Local artisans dazzle Czech festival crowds

A delegation of Minhang artists recently broadened their cultural horizons on a visit to the Czech Republic and helped promote Chinese culture to a foreign audience.


A delegation of Minhang artists recently broadened their cultural horizons on a visit to the Czech Republic and helped promote Chinese culture to a foreign audience.

The highlight of the trip was the delegation's participation in a summer arts and music festival in the picturesque city of Sumperk, gateway to the Jeseníky Mountains.

The 23-member Minhang delegation, which included calligraphers, a drum team and orchestra players, performed on stage and displayed Chinese folk arts in festival stalls in mid-August.

The Chinese visitors were so determined to put on their best performance that they kindly declined a dinner invitation from the municipal government so they could rehearse, said Fu Yan, curator of the Minhang Mass Arts Center.

The Shanghai Xinyi National Chamber Orchestra was the curtain-raiser at the festival, with a performance of "Twinkle, Twinkle Little Star."

Xu Kaikai

An open air concert of Chinese folk music draws throngs of passers.

Feng Niankang, from the Minhang Artists Association, presented a painting of eight pandas to the Sumperk government as a gift. The work was inscribed "harmony makes peace," highlighting the theme of the trip.

"Giant pandas aren't found in the land of the Czechs as yet," said the city's vice mayor, in accepting the gift. "But thanks to Minhang delegation, we now have eight."

Fan Meina, a Sichuan opera performer, presented the ancient traditional Chinese dramatic artistry of bian lian to the international audience.

The art form, also known as "face-changing," is a dramatic way of expressing a character's emotions in a Sichuan opera. One of the most remarkable feats of the art is artists changing their masks in less than a second, without the audience noticing.

"I changed 12 masks in a four-minute performance," said one performer Fan Meina. "I could feel the jaw-dropping surprise of the audience. A lot of people abroad are still unfamiliar with Chinese culture, so I'm glad we had the chance to promote it."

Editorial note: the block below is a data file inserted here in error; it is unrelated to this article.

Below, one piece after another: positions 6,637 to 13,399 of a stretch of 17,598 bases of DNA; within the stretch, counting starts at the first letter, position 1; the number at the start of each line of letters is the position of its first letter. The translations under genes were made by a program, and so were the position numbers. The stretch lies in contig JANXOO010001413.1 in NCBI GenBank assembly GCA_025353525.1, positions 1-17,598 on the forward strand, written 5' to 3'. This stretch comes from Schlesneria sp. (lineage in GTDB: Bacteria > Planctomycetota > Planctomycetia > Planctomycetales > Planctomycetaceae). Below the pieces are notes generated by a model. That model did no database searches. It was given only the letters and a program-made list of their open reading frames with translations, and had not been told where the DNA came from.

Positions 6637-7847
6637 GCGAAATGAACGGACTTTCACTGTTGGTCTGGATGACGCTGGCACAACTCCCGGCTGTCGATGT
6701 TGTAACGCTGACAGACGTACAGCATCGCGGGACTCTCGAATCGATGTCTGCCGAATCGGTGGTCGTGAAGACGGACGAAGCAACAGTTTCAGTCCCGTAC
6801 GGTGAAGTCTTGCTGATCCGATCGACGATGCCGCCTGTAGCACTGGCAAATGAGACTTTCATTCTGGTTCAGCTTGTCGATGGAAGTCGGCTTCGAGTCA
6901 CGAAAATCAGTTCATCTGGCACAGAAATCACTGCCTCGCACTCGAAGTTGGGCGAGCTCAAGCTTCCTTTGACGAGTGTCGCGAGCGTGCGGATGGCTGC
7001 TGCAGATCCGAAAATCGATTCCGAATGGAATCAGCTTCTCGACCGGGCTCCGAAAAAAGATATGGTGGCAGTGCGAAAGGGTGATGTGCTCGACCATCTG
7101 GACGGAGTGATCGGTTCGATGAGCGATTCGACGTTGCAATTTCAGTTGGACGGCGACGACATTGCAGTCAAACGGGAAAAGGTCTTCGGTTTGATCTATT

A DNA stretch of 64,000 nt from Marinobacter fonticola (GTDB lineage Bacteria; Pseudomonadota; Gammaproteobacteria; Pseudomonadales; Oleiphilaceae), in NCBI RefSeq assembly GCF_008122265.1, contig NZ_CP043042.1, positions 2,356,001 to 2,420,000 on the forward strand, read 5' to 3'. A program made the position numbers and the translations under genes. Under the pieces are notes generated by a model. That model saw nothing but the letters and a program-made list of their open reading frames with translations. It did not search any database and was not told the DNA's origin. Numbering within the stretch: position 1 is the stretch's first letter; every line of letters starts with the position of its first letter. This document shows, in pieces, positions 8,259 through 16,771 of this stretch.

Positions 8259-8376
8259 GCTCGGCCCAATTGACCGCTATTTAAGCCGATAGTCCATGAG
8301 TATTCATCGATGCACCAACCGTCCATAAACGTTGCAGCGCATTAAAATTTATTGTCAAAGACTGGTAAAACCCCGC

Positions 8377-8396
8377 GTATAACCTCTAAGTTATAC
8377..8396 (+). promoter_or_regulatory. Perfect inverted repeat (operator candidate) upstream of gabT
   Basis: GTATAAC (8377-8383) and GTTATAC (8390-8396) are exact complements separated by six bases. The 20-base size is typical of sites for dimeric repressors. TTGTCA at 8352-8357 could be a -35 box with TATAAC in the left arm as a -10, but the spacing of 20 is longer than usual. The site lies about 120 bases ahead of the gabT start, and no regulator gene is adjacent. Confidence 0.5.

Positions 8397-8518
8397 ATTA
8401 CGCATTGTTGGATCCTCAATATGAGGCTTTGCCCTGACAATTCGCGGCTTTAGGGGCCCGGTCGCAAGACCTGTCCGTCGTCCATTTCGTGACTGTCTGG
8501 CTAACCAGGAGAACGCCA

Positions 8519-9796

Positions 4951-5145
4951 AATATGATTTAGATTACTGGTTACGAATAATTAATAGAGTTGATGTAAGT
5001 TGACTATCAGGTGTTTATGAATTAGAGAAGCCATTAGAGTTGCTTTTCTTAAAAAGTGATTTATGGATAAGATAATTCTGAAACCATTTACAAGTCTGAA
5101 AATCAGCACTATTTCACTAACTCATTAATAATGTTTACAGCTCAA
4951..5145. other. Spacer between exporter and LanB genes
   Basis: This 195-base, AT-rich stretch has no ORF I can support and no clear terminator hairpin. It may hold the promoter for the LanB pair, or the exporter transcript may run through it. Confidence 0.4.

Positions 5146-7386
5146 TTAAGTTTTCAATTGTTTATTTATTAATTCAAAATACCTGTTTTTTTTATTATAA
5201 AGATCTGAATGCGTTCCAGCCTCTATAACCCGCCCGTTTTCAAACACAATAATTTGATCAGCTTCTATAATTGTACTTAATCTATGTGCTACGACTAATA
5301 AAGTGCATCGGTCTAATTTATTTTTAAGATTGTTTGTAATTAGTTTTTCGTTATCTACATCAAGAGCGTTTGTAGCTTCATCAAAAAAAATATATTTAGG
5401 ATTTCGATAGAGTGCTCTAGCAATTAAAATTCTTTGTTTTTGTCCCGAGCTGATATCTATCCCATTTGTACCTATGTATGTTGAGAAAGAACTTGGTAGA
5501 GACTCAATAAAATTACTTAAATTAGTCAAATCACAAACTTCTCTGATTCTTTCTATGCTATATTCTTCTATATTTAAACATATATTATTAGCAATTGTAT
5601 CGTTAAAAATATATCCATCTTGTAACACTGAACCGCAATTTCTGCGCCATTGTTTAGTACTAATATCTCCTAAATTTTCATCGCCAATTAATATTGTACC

Xu Kaikai

Fan Meina performs "face-changing" on the stage.

"Although the Minhang delegation was here for a little under a week, they are now quite famous among the villagers," the mayor said. "It has been a real pleasure and privilege hosting them."

The feeling was mutual.

"I became acquainted with several excellent Czech artists," said Chen Yuxing, an artist with the Minhang Artists Association. "We became friends."

Another delegation member, Chen Xingzhi, introduced traditional Chinese sachets to festival-goers, ruing that she didn't bring more on the trip as they proved to be quite popular.

She told festival audiences that the sachets are worn during the Dragon Boat Festival as a way of warding off the emergence of insect season when the event is held early every summer.

"I displayed around 20 kinds of sachets," Chen said. "The town's mayor was intrigued and inspected every one of them, asking about contents and traditional meanings. The translator told me that he expressed amazement at Chinese culture. In fact, he was so fascinated that he postponed the opening ceremony by 15 minutes!"

Xu Kaikai

The town's mayor shakes hands with Chen Xingzhi.

Chen presented the mayor with sachets filled with sleeping lotus and other herbs as a gift.

Crochet expert Jin Longhua helped Chen make an additional 100 sachets in their hotel overnight to present as gifts to a children's choir.

The Sumperk government posted 60 photos on its Facebook page for anyone who missed the festival activities.



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